Ciro Guerra expertly crafts the film down this winding river, moving back and forth between the journeys of Evans and Koch Grundberg. The two storylines echo each other as distorted mirrors. This back-and-forth movement between two generations is a reflection of the changes in Colombia itself, as the country evolves from a rural, Andean-oriented state, to a primary resource exporter and eventual manufacturing hub, evermore oriented toward foreign markets. Amidst these transformations, the indigenous inhabitants of the Amazon traded their knowledge and goods in order to either befriend or free themselves from white invaders.

Early in the film, when Theo and company stop to rest at the camp of another indigenous population down the river, they trade songs and dances for provisions. Upon their departure, Theo notices that his compass, which he had shown to the tribe during the night’s festivities, is missing. Theo discovers that the tribe’s leader stole the compass, and becomes furious when the leader refuses to return it to him. What motivates his anger about the incident is illuminating: if indigenous peoples get ahold of the tool, he argues, they will lose their ability to tell directions using the wind and the stars. Theo’s rationale comes across as naive to the tribes he encounters, and Karamakate’s response to the event is equally telling: “You can’t deny someone the right to knowledge,” he contends.

The strength in Guerra’s filmmaking comes in his unnerving examination of this statement. It seems that the white man’s knowledge, expressed through symbols like the compass and the characters of Theo and Evans, extracts the spirit, tradition, and humanity of the indigenous inhabitants much like rubber is extracted from the Amazonian rubber trees. Like a myth passed down from generation to generation, the film divides itself into various vignettes, each telling bite-sized stories of colonialism and empire.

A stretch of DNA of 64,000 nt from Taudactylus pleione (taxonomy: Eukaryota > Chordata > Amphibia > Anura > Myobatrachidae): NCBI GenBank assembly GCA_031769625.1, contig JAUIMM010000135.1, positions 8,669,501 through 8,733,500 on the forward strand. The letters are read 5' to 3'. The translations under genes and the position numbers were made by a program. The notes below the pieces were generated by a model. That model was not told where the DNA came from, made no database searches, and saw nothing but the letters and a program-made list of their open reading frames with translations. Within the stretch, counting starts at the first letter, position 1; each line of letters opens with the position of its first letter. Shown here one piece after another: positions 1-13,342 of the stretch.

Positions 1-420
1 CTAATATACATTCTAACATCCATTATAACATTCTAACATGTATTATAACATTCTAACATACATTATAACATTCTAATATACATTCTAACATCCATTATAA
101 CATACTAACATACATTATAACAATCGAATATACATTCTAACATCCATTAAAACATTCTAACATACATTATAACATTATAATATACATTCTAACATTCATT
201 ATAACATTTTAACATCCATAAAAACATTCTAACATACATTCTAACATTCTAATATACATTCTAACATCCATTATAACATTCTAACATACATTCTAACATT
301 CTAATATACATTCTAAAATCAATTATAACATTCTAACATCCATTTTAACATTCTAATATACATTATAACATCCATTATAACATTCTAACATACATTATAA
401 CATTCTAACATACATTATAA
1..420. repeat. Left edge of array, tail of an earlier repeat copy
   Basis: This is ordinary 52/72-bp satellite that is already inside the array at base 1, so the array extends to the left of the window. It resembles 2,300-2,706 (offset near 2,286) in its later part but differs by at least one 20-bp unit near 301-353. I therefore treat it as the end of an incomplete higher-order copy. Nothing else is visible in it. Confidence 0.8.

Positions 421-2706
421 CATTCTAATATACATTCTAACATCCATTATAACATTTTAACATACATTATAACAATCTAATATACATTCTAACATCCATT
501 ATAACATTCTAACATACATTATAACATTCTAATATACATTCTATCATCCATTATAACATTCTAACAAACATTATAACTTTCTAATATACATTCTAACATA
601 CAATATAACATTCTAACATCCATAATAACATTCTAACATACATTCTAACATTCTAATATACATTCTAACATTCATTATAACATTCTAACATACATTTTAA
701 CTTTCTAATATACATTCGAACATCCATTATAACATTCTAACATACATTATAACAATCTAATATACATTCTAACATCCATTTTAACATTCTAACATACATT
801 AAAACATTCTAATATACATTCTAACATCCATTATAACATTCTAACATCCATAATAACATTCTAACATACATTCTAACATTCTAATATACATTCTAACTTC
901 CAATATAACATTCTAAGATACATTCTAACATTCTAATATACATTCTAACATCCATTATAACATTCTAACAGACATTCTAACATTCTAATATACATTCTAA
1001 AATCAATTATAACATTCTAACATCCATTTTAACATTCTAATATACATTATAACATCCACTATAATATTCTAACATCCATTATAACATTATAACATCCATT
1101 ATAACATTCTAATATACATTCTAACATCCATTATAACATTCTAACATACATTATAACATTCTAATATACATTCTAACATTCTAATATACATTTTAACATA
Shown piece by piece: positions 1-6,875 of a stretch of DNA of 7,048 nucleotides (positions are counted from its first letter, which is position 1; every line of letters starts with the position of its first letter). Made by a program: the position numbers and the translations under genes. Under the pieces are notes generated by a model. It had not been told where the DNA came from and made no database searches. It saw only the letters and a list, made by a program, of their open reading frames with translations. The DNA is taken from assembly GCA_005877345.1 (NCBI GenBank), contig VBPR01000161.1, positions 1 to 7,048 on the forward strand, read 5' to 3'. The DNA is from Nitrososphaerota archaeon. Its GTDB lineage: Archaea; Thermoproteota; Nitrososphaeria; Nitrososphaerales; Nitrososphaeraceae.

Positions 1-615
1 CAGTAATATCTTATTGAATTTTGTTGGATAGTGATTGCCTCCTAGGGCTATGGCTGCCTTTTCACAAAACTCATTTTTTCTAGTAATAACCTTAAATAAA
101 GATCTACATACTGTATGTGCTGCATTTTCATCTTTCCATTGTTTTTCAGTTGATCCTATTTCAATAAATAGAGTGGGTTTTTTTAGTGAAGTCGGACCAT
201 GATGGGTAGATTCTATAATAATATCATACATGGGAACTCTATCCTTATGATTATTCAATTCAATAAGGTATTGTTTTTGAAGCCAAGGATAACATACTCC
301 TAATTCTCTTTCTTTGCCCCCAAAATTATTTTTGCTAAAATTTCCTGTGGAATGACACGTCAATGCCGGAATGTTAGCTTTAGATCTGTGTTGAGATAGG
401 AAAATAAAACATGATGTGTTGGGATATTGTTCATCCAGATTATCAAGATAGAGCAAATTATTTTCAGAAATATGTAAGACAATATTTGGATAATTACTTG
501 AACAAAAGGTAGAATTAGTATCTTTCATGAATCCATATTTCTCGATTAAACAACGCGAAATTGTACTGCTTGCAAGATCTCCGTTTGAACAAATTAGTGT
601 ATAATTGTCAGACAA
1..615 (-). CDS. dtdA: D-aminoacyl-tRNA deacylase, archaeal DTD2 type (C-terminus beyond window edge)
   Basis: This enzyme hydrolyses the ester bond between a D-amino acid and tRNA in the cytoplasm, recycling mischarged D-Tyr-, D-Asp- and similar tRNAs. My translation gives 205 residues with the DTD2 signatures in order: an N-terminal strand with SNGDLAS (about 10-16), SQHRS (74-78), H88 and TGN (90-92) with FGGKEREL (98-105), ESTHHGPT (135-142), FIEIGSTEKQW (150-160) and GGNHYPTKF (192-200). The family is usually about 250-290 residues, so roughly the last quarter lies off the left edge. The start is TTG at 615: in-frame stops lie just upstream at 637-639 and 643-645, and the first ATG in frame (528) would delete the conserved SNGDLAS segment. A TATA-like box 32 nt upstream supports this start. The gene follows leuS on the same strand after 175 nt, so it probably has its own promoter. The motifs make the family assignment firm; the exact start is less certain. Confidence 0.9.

The film’s finale might be its only point of weakness, given that its moral stance appears to diverge from the prior parables of the film. The rupture of form that can best be described as a 2001: a Space Odyssey-influenced, psychedelic montage falls into an aesthetic superfluity that seems disconnected from the two hours of film that precede it. In the concluding scenes, Richard Evans finally gets ahold of the coveted yakruna plant. Upon its consumption, he becomes ostensibly “enlightened,” represented in a montage of images of the universe, the forest, and its indigenous inhabitants. Evans awakens to find himself surrounded by butterflies, a motif first seen affecting the old Karamakate. Undoubtedly Guerra is trying to symbolize a transfer of knowledge and good will, but the moral falls flat, as some might take this to be a legitimization of the white man’s journey. This point stands in contrast to the sharp and often balanced criticisms that the film has been making from the start.

For Colombian viewers, in particular, the film may come as a revelation. In late 2015, Colombia saw the release of a nationally-funded, mega blockbuster called Colombia: Wild Magic (Colombia: Magia Salvaje). That film served to exhibit and romanticize Colombia’s natural environment. By contrast, The Embrace of the Serpent serves no pretensions about the jungle as a place of historical dearth. “I think nothing is less understood by a Colombian than the Amazon,” Guerra told the Colombian newspaper El Espectador in May 2015. For a country trying to stand on its own two feet after the longest-running armed conflict in the Americas, Embrace of the Serpent may signal the start of a new era of reflection about Colombian history, one which allows Colombians to finally come to terms with the complexities of that past on their own terms.

Nicolas Cadena is a recent graduate from New York University who double majored in Film & Television Production and Politics. He is currently spending a year in Bogotá studying at the Interdisciplinary Center for Development Studies of the University of the Andes.